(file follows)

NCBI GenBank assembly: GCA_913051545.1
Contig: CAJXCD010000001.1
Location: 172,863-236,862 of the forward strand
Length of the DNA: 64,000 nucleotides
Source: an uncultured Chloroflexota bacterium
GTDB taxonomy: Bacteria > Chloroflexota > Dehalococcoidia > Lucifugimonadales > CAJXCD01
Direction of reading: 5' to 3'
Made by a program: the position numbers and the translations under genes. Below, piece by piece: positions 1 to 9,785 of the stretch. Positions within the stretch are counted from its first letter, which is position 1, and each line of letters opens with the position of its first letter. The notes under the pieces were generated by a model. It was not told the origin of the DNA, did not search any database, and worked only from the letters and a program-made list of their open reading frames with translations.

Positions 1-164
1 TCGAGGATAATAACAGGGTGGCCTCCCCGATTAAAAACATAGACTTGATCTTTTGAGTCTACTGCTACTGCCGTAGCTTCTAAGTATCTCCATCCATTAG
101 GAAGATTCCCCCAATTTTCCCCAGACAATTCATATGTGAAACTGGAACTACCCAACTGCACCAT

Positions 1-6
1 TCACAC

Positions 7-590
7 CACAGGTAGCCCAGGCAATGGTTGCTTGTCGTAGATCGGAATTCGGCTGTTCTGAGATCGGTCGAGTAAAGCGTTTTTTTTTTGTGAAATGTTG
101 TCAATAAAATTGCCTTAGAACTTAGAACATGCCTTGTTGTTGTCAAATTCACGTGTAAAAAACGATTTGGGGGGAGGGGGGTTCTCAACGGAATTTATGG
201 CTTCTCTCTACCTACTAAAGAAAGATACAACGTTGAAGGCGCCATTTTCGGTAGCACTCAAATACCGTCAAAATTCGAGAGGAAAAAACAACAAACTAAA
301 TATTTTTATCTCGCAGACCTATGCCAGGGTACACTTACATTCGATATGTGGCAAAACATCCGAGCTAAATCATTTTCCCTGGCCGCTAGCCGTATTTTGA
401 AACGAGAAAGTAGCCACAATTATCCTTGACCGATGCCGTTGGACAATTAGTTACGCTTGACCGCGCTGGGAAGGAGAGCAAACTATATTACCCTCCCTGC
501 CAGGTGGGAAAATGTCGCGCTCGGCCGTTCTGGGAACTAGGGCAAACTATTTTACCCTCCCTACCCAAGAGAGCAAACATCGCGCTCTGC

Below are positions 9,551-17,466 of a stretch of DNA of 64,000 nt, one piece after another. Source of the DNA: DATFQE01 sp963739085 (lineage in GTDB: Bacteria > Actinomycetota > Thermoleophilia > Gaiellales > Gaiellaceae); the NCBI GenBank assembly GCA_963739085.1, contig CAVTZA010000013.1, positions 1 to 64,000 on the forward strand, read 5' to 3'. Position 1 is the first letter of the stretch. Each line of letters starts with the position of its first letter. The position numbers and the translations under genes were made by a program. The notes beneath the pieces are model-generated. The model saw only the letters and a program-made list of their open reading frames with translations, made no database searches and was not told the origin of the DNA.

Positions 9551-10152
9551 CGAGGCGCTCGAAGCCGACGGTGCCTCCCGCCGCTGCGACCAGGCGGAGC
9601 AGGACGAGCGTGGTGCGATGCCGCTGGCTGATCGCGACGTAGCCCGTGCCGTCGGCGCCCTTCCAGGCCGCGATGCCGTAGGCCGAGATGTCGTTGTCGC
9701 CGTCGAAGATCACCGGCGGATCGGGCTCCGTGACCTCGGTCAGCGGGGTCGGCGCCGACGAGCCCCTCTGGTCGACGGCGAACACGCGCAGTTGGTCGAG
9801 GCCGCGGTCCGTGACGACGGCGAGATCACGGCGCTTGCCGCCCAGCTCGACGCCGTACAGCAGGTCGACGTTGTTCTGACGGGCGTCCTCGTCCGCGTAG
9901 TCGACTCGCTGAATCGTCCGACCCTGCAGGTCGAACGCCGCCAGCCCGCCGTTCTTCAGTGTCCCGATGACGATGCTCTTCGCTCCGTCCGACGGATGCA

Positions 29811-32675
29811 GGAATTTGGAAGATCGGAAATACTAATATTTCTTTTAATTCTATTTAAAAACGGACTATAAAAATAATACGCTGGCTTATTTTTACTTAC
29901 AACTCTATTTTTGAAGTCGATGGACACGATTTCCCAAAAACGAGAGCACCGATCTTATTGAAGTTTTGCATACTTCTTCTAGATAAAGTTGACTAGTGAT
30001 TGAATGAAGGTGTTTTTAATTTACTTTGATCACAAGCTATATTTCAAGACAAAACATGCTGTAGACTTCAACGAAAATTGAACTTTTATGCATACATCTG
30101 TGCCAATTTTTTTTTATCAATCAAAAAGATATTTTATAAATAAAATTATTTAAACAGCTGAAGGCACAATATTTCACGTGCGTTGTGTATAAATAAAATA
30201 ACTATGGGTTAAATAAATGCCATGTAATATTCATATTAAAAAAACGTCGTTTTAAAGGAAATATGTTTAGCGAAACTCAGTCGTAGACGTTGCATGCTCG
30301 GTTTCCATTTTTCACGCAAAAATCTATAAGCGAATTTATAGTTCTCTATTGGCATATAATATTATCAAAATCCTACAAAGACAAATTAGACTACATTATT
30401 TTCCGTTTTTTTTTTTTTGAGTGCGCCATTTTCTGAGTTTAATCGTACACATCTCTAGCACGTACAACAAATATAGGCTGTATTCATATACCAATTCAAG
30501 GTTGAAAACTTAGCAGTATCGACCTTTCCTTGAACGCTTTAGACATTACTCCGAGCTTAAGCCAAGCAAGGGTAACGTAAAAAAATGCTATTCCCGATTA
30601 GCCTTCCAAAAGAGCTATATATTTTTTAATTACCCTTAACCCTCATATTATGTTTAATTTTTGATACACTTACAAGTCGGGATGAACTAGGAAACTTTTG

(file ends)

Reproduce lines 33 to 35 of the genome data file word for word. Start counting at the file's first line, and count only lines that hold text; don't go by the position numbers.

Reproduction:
30201 ACTATGGGTTAAATAAATGCCATGTAATATTCATATTAAAAAAACGTCGTTTTAAAGGAAATATGTTTAGCGAAACTCAGTCGTAGACGTTGCATGCTCG
30301 GTTTCCATTTTTCACGCAAAAATCTATAAGCGAATTTATAGTTCTCTATTGGCATATAATATTATCAAAATCCTACAAAGACAAATTAGACTACATTATT
30401 TTCCGTTTTTTTTTTTTTGAGTGCGCCATTTTCTGAGTTTAATCGTACACATCTCTAGCACGTACAACAAATATAGGCTGTATTCATATACCAATTCAAG